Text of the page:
Childhood obesity: a risk factor for injuries observed at a level-1 trauma center
ABSTRACT Obesity is an independent risk factor in trauma-related morbidity in adults. The purpose of this study was to investigate the effect of obesity in the pediatric trauma population.
All patients (6-20 years) between January 2004 and July 2007 were retrospectively reviewed and defined as non-obese (body mass index [BMI] <95th percentile for age) or obese (BMI > or =95th percentile for age). Groups were compared for differences in demographics, initial vital signs, mechanisms of injury, length of stay, intensive care unit stay, ventilator days, Injury Severity Score, operative procedures, and clinical outcomes.
Of 1314 patients analyzed, there were 1020 (77%) nonobese patients (mean BMI = 18.8 kg/m(2)) and 294 (23%) obese patients (mean BMI = 29.7 kg/m(2)). There was no significant difference in sex, heart rate, length of stay, intensive care unit days, ventilator days, Injury Severity Score, and mortality between the groups. The obese children were significantly younger than the nonobese children (10.9 +/- 3.3 vs 11.5 +/- 3.5 years; P = .008) and had a higher systolic blood pressure during initial evaluation (128 +/- 17 vs 124 +/- 16 mm Hg, P < .001). In addition, the obese group had a higher incidence of extremity fractures (55% vs 40%; P < .001) and orthopedic surgical intervention (42% vs 30%; P < .001) but a lower incidence of closed head injury (12% vs 18%; P = .013) and intraabdominal injuries (6% vs 11%; P = .023). Evaluation of complications showed a higher incidence of decubitus ulcers (P = .043) and deep vein thrombosis (P = .008) in the obese group.
In pediatric trauma patients, obesity may be a risk factor for sustaining an extremity fracture requiring operative intervention and having a higher risk for certain complications (ie, deep venous thrombosis [DVT] and decubitus ulcers) despite having a lower incidence of intracranial and intraabdominal injuries. Results are similar to reports examining the effect(s) of obesity on the adult population.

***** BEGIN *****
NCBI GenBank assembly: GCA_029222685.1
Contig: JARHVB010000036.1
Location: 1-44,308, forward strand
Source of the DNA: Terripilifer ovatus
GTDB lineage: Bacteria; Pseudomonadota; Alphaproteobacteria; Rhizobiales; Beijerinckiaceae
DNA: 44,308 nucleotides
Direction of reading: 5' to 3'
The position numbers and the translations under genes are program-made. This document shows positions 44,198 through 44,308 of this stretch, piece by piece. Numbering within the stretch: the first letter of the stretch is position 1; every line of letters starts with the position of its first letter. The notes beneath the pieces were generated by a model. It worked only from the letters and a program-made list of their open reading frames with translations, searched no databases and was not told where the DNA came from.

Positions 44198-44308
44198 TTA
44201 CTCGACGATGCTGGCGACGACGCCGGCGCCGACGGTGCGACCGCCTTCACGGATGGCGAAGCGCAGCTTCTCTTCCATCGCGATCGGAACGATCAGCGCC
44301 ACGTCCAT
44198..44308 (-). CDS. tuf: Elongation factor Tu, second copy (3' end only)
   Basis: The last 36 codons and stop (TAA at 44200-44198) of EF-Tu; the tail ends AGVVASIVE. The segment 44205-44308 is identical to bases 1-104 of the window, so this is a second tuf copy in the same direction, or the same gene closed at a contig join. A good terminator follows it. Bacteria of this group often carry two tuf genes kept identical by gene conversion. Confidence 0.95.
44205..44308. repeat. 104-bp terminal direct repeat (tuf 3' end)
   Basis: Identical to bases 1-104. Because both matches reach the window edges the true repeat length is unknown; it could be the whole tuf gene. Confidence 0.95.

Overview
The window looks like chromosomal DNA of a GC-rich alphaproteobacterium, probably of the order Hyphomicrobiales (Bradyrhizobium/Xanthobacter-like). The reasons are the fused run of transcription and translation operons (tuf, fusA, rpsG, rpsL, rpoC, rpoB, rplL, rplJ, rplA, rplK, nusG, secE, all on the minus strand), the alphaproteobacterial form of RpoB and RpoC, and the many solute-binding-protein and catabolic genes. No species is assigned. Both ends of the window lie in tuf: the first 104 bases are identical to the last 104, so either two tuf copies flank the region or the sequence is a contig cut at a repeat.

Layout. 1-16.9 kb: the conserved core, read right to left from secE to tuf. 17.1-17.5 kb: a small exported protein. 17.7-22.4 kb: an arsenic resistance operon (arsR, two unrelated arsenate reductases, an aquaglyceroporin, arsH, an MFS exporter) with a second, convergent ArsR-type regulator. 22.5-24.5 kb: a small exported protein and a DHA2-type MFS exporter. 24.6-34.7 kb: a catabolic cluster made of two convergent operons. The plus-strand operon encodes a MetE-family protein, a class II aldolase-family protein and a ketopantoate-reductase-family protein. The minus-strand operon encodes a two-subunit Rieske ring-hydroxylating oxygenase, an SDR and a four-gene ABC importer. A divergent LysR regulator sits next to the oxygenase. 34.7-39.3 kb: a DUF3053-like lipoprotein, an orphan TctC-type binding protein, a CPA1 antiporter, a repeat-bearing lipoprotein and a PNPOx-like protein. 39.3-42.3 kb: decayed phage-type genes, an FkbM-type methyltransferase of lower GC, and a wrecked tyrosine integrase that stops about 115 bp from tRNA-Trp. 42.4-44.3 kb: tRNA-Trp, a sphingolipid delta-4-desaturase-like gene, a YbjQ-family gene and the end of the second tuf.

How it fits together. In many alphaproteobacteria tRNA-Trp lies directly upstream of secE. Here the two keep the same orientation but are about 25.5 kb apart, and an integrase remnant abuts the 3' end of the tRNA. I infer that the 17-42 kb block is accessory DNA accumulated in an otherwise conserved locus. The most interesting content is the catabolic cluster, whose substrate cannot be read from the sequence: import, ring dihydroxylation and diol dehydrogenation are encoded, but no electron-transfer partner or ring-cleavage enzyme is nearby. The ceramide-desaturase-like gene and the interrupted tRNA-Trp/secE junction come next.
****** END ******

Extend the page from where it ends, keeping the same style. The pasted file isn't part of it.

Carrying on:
- SourceAvailable from: Ambar Banerjee
- "This weight/bone mass imbalance also places high levels of stress on growing bones and joints that may result in joint damage and may contribute to osteoarthritis in later years.  The occurrence of more severe fractures and bone disorders lead to the increased requirement of complex surgeries and joint replacements, especially in the setting of pediatric trauma, thus amplifying the physical and financial load of the disease in this population.  "
Chapter: Comorbidities of Childhood ObesityChildhood Obesity, 01/2012; , ISBN: 978-953-51-0374-5
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- "As a result, being normal weight resulted in less severe injuries. This is similar to the findings of Pomerantz et al. (2010) and Rana et al. (2009), who reported that adolescents of normal weight were less likely to have more severe injuries compared with overweight adolescents. However, the findings are in contrast to Bazelmans et al. (2004), who found no association between obesity and severity of injury. "